First published by the Sydney Morning Herald, 13 August 2003
It has almost become a cliche for TV reviewers to criticise the reality gap in popular dramas. The Secret Life of Us, for example, was criticised by Geoff Munro, director of the Centre for Youth Drug Studies, for failing to include any characters who don’t drink.
And political types roll their eyes when one of the show’s characters, Gabby – a former political staffer, union boss and now Labor Party candidate – comes across as uncomfortably naive, with her inability to understand game playing in local politics.
Perhaps the real naivety is in expecting shows based on escapism or fantasy to mirror real life. If we wanted this, we’d all be stalking doctors, lawyers and police officers to catch every excruciatingly dull second. Or we’d hire an Andy Warhol film.
But while we are so quick to criticise the lack of realism in these fantasy worlds, we seem very willing to buy into the fantasy of home renovating reality TV.
We seem quick to forget that reality TV producers – just like drama screenwriters – are naturally going to edit out the boring bits, simplify the complicated bits, and fast forward the time-consuming bits. No one was ever going to tune in to two years of The Block: Getting the Development Application Through Council.
And after the recent debate about real estate prices, perhaps it’s time to ask just how much these are caused by our willingness to believe fairytale stories of magic makeovers.
In real life, our desire to emulate these shows creates a market where the ante is constantly being upped: better homes, more expensive furnishings and builders who raise their prices as demand goes through the roof.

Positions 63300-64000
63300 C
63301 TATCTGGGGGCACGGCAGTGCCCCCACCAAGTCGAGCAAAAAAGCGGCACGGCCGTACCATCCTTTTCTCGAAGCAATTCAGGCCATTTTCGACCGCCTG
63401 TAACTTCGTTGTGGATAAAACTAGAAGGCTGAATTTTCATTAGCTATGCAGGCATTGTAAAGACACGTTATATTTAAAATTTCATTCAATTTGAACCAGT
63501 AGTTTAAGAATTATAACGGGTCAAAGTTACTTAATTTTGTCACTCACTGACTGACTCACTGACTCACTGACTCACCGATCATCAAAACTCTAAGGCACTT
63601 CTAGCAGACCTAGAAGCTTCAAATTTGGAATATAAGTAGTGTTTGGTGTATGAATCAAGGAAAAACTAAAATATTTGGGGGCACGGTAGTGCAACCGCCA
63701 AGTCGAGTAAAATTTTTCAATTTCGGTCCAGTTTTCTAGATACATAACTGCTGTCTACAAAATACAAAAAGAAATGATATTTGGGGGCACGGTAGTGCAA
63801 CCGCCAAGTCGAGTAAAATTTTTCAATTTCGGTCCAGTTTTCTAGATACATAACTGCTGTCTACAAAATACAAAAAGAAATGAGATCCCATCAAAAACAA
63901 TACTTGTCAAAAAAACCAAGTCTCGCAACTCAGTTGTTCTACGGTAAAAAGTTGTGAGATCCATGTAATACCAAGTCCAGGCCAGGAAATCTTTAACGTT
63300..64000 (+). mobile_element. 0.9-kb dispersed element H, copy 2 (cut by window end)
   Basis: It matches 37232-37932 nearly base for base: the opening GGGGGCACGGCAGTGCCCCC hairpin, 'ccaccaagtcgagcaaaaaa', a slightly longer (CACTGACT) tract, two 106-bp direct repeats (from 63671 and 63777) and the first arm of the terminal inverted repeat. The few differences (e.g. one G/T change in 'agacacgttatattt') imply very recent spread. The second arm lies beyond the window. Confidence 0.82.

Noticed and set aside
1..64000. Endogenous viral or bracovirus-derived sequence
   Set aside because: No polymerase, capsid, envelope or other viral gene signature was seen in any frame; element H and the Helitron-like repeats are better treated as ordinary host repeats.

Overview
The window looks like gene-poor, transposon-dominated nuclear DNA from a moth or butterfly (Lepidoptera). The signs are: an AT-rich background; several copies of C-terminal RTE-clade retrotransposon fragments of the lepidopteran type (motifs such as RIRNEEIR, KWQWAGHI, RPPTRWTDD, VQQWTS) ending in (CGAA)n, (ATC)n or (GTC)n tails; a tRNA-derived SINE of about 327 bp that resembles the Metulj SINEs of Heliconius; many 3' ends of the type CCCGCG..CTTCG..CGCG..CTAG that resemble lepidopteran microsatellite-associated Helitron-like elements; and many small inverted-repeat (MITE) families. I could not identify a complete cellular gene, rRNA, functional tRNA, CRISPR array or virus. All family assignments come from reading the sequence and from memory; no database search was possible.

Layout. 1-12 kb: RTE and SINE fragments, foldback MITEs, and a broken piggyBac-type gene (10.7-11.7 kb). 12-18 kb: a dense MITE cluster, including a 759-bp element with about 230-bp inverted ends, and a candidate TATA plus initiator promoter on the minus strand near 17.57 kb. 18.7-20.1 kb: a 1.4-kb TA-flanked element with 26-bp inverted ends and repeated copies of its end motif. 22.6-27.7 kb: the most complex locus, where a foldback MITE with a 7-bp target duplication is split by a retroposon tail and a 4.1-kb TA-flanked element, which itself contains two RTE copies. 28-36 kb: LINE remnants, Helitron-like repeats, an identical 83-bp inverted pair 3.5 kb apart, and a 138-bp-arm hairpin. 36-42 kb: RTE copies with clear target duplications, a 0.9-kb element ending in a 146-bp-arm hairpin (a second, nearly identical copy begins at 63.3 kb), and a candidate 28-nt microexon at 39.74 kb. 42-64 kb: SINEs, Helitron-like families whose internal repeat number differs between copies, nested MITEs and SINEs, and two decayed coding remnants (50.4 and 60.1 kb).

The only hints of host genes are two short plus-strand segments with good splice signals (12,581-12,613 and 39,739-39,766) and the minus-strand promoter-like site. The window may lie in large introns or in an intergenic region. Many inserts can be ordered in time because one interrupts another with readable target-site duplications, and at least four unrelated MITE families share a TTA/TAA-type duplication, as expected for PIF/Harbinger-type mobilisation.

In these fairytales, Jamie Durie is little Rumpelstiltskin. He helps contestants locked in small rooms by King Packer to spin termite-infested floors and decorative straw artworks into real estate and ratings gold. Johanna Griggs is the fairy godmother whose magic wand can turn a horrendous pumpkin patch into an urban paradise.
Catherine Orenstein, the author of Little Red Riding Hood Uncloaked: Sex, Morality and the Evolution of a Fairy Tale, says the obsession in fairytales with the perfect home has its origins in the early 20th century, “when Americans began to glorify marriage and domesticity”. It started in Disney’s first full-length animated feature, the 1937 film Snow White and the Seven Dwarfs, which has the cartoon heroine “whistling and singing with rabbits and deer while she cooks and scrubs the dwarfs’ pad”.
While Jamie and Johanna are righting wrongs, some of us are getting a little carried away with the fortune part of the tale. If the great Australian dream was once to buy your own home, it now seems to be to sell it for $100,000 above the reserve.
Now even children who haven’t yet learnt to read Little Red Riding Hood are getting caught up in the renovating frenzy. One real estate writer recounted being phoned by a four-year-old who demanded to know which was the “best apartment in The Block and how much it will sell for”. It wasn’t so long ago when 24-year-olds who showed even a passing interest in real estate were considered prematurely aged freaks.
With house prices the way they are, perhaps it shouldn’t be surprising that, for kids, owning your own home has become a fairytale story.